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The Catholic translations of Matthew 6:7 do not use the word "repetitions," which the Protestant translations use, probably in part to ridicule purely Catholic forms of prayer, like the Rosary. For example, the Latin Vulgate says: Orantes autem, nolite multum loqui, sicut ethnici. … Literally: And when you are praying, speak not much, as the ...


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It's a huge question to ask. Does God know everything? Including every tidbit of every moment in the future? That's where one has to wonder. God definitely knows how things are going to end up. He's known what the end result would be since the beginning. And He's going to do what He plans to do. (Isaiah 46:9-10) He knows everything that is currently ...


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"Doesn't God know he's [user14269's dad] in the hospital in need of help?" i think so. "Do my prayers prompt God to action? And if I don't prompt God for action, does he help my dad anyway?" perhaps. we don't know. we do not fully understand the "mind of God". and it would be difficult (actually impossible) to run repeated experiments with all other ...


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I immediately thought of this quote when you asked that. Prayer is the opening of the heart to God as to a friend. Not that it is necessary in order to make known to God what we are, but in order to enable us to receive Him. Prayer does not bring God down to us, but brings us up to Him. Steps to Christ, Chapter 11 He does know everything but ...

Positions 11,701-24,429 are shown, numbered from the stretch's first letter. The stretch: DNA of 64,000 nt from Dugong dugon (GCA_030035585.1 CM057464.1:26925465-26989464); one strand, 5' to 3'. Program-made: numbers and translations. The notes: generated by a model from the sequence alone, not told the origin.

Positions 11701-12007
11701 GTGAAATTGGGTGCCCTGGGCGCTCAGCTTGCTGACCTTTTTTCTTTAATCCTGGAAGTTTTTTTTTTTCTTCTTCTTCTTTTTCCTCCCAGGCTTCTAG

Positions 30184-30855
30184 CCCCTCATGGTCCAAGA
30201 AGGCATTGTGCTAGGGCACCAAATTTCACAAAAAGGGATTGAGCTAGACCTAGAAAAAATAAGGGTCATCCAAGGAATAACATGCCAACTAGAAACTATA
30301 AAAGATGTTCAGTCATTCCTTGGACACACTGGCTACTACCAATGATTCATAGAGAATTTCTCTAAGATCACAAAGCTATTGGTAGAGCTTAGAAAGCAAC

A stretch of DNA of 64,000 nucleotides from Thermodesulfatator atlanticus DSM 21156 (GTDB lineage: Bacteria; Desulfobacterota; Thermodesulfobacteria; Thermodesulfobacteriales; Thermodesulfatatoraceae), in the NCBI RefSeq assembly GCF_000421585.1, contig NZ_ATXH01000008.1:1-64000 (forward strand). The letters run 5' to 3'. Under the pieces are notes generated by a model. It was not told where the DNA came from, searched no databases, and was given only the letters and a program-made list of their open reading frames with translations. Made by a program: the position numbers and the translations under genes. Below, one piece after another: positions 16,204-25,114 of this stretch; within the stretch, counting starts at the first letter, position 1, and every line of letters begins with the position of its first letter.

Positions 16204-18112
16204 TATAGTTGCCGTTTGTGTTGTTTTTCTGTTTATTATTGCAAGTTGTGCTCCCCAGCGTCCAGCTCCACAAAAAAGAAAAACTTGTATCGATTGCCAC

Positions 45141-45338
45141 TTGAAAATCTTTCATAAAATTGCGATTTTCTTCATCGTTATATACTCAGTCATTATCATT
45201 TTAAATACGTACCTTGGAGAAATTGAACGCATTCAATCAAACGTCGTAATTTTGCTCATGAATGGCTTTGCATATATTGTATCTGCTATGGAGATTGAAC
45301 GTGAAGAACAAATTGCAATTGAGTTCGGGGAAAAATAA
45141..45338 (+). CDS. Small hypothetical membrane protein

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Philippians 4:6 tells us "Be anxious for nothing, but in everything, by prayer and supplication with thanksgiving, let your requests be made known unto God." In Acts 1:13-14, after Jesus ascends, we see "And when they (the Apostles) had entered, they went up to the upper room, where they were staying, Peter and John and James and Andrew, Philip and ...


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Typically, there are two circumstances under which saying of the Hail Mary (specifically, as opposed to other prayers) is encouraged: In saying the prayer, or sequence of prayers, known as "the Rosary" As part of a common form of penance after Confession (for example, "For your penance, say ten Hail Marys and five Our Fathers.") Certainly in the first ...


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It will be hard to find an official "Catholic Corporate response" for something that is not official. It is not official to say the prayer multiple times just like that. It is official to say it many times as part of the rosary, but rosary, is a form of mediation; Rosary has "official", prescribed "mysteries" to meditate. So it is not vain repetition, as ...


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I would not say its "wrong" to pray publicly.However, one should avoid such and there is little to no value in it. I only find Jesus praying publicly one time, John 17. Giving thanks does not qualify imho as public prayer.


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As well as 1 Peter 3:7 that you cite where dishonoring your wife is identified as a hindrance to prayer, the following scriptures are relevant in answer to your question: If I had cherished iniquity in my heart, the Lord would not have listened. - Psalm 66:18 ESV Comparing different translations for the meaning of 'cherished iniquity' may be ...


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I have extensive Bible software that can search several versions at the same time. There is no other verse that talks about hindering your prayers. While there may be other factors that do indeed affect your prayer life(ie., hidden sin) there is no verse that says so right out.


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Matins and Vespers are prayer services prescribed for the morning and evening respectively, and the terms generally refer to services with particular orders of worship laid down in various hymnals used by the Lutheran denominations. However, while "matins" is an order of worship established for use in the morning, there are some congregations, and some ...



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